Lung cancer treatment in South Korea

Lung cancer treatment in South Korea

For lung cancer treatment in South Korea, the Lung and Esophageal Cancer Center at Samsung Hospital is the place we recommend as the main option. First of all, the institution has performed the most lung cancer surgeries in South Korea during the last 10 years.

Especially relevant, the Cancer Center counts with doctors from the pulmonology, hematology, oncology, thoracic surgery, radiation oncology, radiology, pathology and nuclear medicine departments. This integrated approach to treatment allows them to achieve the lowest mortality rates in South Korea.

Asan Medical Center is another medical institution exceeding in lung cancer treatment in South Korea. The Lung Cancer Center also embraces a multidisciplinary approach to treatment. It has put hard effort to improve the quality of chemotherapy to reduce the side effects.

Here you will find a table with key information about lung cancer diagnosis, treatment and surgery:

Procedure Pre surgery test (out-patient)
Time 1 day
Price $ 3,000 – $ 4,500 **
Pre surgery tests (in-patient)
1 day
$ 500 **
Surgery (in-patient)
1 day
$ 7,000 – $ 8,000 **
Recovery (in-patient)
4 day
$ 3,000 – $ 4,500 ** (single bedroom)
Recovery and tests (out-patient)
7 day
Total price $ 14,000 – $ 17,000 **
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** Time and prices are just estimations. Every case is assess by the healthcare provider to determine the cost of treatment.

What is lung cancer?

Lung cancer accounts for approximately 14% of the total oncology cases. Without taking in consideration breast cancer (found mainly in women) and prostate cancer (particular to men), this type is the second most common of all cancers. Moreover, lung cancer is responsible for one-fourth of the total number of cancer-related deaths. Although smokers have a higher risk to develop it, every man has 1 in 14 chance to be diagnosed with lung cancer, while every woman has 1 in 17.

There are two main types of lung cancer. The first one is Small cell lung cancer or SCLC and counts for about 10 to 15% of the cases. The second type is Non-small cell lung cancer or NSCLC. Doctors divide this into 3 kinds (adenocarcinoma, squamous cell carcinoma and large cell carcinoma). It represents 80 to 85% of cases.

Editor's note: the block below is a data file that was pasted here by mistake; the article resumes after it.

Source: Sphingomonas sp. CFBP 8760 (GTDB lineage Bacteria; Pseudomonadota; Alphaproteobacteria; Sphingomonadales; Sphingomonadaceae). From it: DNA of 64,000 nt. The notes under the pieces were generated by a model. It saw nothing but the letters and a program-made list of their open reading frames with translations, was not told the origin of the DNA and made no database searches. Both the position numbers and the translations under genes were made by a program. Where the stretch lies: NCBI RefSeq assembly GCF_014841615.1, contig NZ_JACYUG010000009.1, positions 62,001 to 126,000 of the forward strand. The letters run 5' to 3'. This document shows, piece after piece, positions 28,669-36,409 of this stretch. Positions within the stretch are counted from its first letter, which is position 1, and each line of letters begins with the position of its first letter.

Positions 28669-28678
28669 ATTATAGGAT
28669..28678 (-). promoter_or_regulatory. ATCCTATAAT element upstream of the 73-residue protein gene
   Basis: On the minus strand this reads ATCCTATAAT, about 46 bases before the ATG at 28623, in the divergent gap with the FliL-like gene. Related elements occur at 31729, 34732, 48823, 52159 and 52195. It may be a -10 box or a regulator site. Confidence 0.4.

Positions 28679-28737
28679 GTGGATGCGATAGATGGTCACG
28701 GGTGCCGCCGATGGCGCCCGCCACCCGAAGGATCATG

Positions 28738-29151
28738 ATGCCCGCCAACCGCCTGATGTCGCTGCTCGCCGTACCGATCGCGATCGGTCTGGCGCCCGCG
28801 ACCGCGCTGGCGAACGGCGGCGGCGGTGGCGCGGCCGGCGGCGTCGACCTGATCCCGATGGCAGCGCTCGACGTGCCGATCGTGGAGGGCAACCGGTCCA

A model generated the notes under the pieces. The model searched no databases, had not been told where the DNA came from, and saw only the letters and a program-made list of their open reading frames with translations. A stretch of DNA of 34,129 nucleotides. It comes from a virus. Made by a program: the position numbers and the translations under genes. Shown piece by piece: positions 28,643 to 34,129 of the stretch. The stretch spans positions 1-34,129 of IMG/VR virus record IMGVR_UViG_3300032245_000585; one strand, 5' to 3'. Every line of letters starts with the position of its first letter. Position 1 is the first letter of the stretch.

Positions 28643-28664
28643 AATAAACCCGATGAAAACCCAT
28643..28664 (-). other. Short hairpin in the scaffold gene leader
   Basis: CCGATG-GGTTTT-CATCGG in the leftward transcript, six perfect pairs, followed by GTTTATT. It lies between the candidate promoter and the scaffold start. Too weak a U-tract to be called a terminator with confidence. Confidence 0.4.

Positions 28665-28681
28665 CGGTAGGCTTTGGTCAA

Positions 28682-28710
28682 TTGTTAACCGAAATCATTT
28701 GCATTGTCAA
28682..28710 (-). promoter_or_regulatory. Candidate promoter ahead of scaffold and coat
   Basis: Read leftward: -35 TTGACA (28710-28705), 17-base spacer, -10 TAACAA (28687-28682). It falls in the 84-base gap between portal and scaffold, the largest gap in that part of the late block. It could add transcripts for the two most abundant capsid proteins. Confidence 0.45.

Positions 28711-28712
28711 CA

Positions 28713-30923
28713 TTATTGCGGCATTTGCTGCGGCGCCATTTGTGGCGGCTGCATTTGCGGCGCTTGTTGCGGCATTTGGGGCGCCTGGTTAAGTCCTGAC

Usually, lung cancer cells initiate in the cells lining in the bronchi and in the bronchioles and alveoli (lung parts). The cells grow out of normal proportions and they start forming a tumor with the risk of spreading to other areas of the body. The early detection of the disease is vital. Unfortunately, there are few cases presenting clear symptoms, which makes detection difficult.

In addition, lots of people confuse the cancer symptoms for other respiratory diseases, delaying medical tests. The recommendation is for people between 55 to 74 years old that have smoked over the last 15 years over 30 packs of cigarettes (estimation) to contact their doctors and consider medical screening.

Is there any specialized medical screening test for lung cancer?

There are respiratory examinations that include chest X-ray and pulmonary function tests in addition to the common low-dose chest CT. This type of radiation does not need an intravenous contrast dye (IV) and has proven to be highly effective detecting signs of lung cancer. These procedures are part of “advance check ups” available in our partner’s check up centers.

Note on lung cancer treatment: http://businesswire.com/news/home/20160517005845/en/South-Korea-approve-generation-lung-cancer-treatment (This page does not reflect the opinion or recommendation from Medical Avenue. Moreover, it should be read just as an external reference to lung cancer treatment.)